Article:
Every year during the trade deadline, it seems like there's at least one shocking blockbuster that comes out of nowhere. They are already happening this year as well.
These trades not only involved major players, but they were ones no one saw coming, even with all the trade rumors that fly around.
Here are 40 of the most shocking deadline deals ever, noted in reverse chronological order. The trade could have been shocking either at the time or in hindsight to make the list. Also, the trade needs to take place in June or July, though I made two fairly obvious exceptions.
The Miami Marlins spent the 2011 offseason buying up free agents, and as a result hoped to make a run this year. However, they are stuck under .500, but even in spite of that it didn't look like they would give up so quickly.
They shipped out Anibal Sanchez and Omar Infante to Detroit, which made sense since Sanchez was in a contract year and Infante was a bargain. Hanley Ramirez, however, was a shocking move.
He was sent to the Dodgers for Nathan Eovaldi and others, so not only did they not get much for him, but they traded a player with $30 million plus and two years left on his deal.
Ichiro was someone who felt like he would stay on the Mariners for the rest of his career. Yes, his talents were perhaps wasted there, but his skills have been diminishing.
Nonetheless, what added to the shock was the Mariners trading Ichiro to the Yankees for two pitchers, Danny Farquhar and D.J. Mitchell. Ichiro was only one of two players on the Mariners hitting .260 or more (Michael Saunders is at .262), so you at least think they would have gotten a bat in return.
As for the Yankees, it further improves their lineup, even if it doesn't help the left field plateau situation at all.
The year 2011 saw many teams pop up out of nowhere, including the Arizona Diamondbacks and Cleveland Indians, and at least one Cinderella team has to make a major move. Even so, the move itself was shocking.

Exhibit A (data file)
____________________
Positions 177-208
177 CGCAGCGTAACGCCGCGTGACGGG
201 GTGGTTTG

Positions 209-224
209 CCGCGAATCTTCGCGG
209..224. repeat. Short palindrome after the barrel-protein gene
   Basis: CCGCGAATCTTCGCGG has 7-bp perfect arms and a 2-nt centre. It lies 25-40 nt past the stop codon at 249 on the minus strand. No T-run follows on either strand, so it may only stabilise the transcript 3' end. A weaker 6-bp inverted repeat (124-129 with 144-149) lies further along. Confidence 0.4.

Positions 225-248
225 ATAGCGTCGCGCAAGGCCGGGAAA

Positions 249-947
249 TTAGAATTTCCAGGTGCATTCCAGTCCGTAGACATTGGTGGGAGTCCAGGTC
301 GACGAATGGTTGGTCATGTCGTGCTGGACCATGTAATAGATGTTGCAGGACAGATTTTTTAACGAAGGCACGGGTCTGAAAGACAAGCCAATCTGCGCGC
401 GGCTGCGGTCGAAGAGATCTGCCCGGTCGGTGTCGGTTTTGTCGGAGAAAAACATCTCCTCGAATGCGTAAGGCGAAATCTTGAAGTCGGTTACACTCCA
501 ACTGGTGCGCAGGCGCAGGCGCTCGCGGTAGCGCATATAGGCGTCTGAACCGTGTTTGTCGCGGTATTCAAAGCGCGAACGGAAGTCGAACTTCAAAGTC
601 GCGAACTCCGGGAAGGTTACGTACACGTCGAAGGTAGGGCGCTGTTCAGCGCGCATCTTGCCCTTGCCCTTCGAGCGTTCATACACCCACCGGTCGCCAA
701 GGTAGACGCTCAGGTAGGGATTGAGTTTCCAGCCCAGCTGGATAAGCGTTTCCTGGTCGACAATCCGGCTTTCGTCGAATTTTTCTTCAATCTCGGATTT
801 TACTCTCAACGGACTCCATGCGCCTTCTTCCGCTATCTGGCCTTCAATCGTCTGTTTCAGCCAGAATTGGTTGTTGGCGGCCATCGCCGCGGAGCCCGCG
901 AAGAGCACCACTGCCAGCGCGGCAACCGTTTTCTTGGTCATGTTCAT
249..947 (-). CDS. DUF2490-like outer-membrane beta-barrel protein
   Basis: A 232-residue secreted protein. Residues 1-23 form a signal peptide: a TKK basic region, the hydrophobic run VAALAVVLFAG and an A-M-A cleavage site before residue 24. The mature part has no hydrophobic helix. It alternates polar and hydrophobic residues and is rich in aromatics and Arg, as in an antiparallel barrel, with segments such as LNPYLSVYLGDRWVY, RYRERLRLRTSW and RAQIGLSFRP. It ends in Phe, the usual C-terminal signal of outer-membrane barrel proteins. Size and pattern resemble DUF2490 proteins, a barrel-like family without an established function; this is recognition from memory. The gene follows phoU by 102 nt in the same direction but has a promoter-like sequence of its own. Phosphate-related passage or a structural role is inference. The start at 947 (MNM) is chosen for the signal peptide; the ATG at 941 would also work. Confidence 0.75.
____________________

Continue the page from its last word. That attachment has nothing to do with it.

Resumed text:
Ubaldo Jimenez, who was making a start against the Padres when the trade went down, was sent to the Indians for nearly all of their big prospects, namely Alex White and Drew Pomeranz. What adds to the shock is that it has so far not been a good move for either side.
The Houston Astros had a major trade piece in Roy Oswalt that they needed to ship out, and since he was effective despite a 6-12 record, the Phillies gave him a shot, trading for J.A. Happ and others.
Oswalt was elite with the Astros, going 8-1 with a 1.74 ERA in 13 games for them. His 2011 outing was a lot less glamorous, but he was key in helping the Phillies finish first in the NL East.
In 2010, it became clear that the Kerry Wood experiment was not working in Cleveland. Wood had a 6.30 ERA through 23 games, yet even he was able to be part of a deadline deal.
They shipped Wood to the Yankees, who ended up paying most of the $10 million he was owed. Given his numbers, that amount was shocking, even if the Yankees had to give up nothing of value for a player who ended up performing quite well.
Cliff Lee has been traded a lot more often than you would expect from an ace. What's more is that three were deadline deals. His trade from the Indians was expected, but the other two were shocking.
The Rangers badly wanted to win the West, and made the plunge by trading with the rival Mariners. They acquired Lee for many players, namely Justin Smoak, who recently was sent to the minors.
Lee was decent in the regular season, but a key part of why they got to the World Series, so even though he was a rental, he did was he was brought in to do, for the most part anyway.
It's not surprising to see a big name in his contract year traded to another team. It's much more surprising when the team has been hovering around .500 all year, which the White Sox were when they traded for Jake Peavy.
The White Sox sent out four players to get Peavy, and ended up with a headache for 2010 and 2011. He's been great so far this year, but making that move, especially when pitching was not their weakness, was a shock.